(Latin: before [both in time and place])
The prefix prae- can actually be substituted for pre- because both of them are different spellings for the same prefix meaning "before".
2. To heat beforehand so the actual preparation won't take so long; such as, cooking rice in advance.
2. A person, animal, or thing that happens before and indicates the approach of someone or something else; a harbinger or foretelling: The budding of tree leaves is a precursor of spring and so is the sight of certain birds; such as, robins.
3. Someone or something that comes before, and is often considered to lead to the development of, another person or thing: Small tremors can be precursors to earthquakes.
Lightening is almost always the precursor to thunder.6. A person who held a position or a job before someone else: Being a skilled writer was Mark's precursor to being a full-time reporter for the local newspaper.
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2. Referring to an indication of something that is to come: The thunder and dark clouds were precursory warnings that heavy rain was on its way.
2. To come before someone or something else in time: "Mr. Jones predated Bruce's father by several years."
3. To establish something as being earlier relative to something else: "Adriana's research concluded that the development of the bicycle as a mode of transportation predated the development of the automobile by many years."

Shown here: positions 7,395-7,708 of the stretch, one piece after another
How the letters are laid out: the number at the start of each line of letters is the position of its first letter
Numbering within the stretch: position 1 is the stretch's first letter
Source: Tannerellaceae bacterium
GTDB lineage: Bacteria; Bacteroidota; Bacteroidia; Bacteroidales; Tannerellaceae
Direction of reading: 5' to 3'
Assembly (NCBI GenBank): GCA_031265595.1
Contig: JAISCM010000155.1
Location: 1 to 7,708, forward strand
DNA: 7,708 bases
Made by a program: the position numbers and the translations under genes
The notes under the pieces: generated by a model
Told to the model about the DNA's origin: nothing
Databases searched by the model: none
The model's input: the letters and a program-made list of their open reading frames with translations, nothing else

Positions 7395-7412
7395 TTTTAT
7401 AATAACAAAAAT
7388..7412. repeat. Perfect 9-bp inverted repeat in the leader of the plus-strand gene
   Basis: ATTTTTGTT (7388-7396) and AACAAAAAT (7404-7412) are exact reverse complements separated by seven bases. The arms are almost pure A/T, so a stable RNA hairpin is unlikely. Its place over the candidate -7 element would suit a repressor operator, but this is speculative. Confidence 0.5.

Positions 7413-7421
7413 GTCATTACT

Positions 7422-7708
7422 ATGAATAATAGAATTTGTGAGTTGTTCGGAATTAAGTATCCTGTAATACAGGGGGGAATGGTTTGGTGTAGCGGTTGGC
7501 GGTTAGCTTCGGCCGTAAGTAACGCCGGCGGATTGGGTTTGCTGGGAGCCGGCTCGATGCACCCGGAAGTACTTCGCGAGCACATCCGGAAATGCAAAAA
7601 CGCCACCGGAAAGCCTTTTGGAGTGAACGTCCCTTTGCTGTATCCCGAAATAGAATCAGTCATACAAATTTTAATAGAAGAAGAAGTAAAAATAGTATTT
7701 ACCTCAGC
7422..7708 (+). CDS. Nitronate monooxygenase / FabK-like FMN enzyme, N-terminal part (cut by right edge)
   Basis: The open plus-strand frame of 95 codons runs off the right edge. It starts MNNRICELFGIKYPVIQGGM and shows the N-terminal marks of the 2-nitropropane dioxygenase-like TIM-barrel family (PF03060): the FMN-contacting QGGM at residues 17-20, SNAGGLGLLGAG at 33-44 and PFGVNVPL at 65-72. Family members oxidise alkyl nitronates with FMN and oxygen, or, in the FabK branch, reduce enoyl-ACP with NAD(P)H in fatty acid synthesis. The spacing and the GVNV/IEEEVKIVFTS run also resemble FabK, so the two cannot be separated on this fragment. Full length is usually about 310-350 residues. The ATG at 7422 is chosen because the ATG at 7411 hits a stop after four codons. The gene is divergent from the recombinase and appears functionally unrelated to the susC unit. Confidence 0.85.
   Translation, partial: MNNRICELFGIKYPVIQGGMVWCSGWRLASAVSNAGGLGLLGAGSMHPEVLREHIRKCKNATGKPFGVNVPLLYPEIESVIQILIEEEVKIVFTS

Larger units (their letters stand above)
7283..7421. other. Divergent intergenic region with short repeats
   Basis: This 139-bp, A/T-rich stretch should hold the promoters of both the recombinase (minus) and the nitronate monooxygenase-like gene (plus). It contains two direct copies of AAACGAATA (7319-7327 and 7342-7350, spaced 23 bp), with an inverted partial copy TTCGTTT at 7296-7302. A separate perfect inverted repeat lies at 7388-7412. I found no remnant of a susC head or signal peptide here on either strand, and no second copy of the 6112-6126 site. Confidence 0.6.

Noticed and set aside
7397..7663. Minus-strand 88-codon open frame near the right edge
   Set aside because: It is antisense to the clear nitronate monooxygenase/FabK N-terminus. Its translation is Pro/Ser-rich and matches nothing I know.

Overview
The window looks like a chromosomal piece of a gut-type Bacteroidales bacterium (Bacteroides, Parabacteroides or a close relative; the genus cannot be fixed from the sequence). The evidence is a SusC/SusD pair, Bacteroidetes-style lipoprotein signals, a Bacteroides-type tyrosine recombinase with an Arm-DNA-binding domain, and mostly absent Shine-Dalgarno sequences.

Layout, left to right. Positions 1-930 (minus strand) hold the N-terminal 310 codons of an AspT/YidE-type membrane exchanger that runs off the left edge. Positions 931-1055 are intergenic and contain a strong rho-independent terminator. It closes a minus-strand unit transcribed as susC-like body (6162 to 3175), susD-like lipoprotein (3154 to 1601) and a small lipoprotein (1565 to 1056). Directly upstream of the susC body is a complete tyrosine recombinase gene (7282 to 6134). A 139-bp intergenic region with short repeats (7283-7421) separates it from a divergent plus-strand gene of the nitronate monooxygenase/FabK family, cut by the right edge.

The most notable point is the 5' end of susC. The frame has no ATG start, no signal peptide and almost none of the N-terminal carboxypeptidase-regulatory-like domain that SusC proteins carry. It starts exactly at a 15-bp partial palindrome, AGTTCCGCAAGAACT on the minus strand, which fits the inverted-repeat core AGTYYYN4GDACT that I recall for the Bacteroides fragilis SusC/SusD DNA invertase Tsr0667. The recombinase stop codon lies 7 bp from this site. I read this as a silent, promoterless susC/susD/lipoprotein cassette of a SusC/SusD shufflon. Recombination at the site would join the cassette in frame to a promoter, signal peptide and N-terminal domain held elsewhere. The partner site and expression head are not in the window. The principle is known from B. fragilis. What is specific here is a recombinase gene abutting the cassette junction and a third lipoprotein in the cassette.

2. Something previously in use or existence that has been replaced or succeeded by something else.
2. In theology, anyone who believes God has determined all events in advance; especially, the doctrine (usually associated with Calvin) that God has foreordained every event throughout eternity including the final salvation of mankind.
2. To foreordain; to predetermine; to decide in advance.
3. In some religious beliefs, decided and decreed in advance by God, a deity, or fate.
2. In some religious beliefs, the doctrine that God, a deity, or fate has established in advance everything that is going to happen and that nothing can change this.
3. A previous determination as if by destiny or fate.
2. A purpose formed beforehand: Adam was told by the minister that there was a predetermination of God's will in people's lives.
Ben and Beatrice had to predetermine when and where they would be going on their summer vacation.2. To settle on something or to reach a decision before it is actually completed: Jane and Janet, the organizers of the beauty contest, were predetermining who the winner would be before the actual voting took place.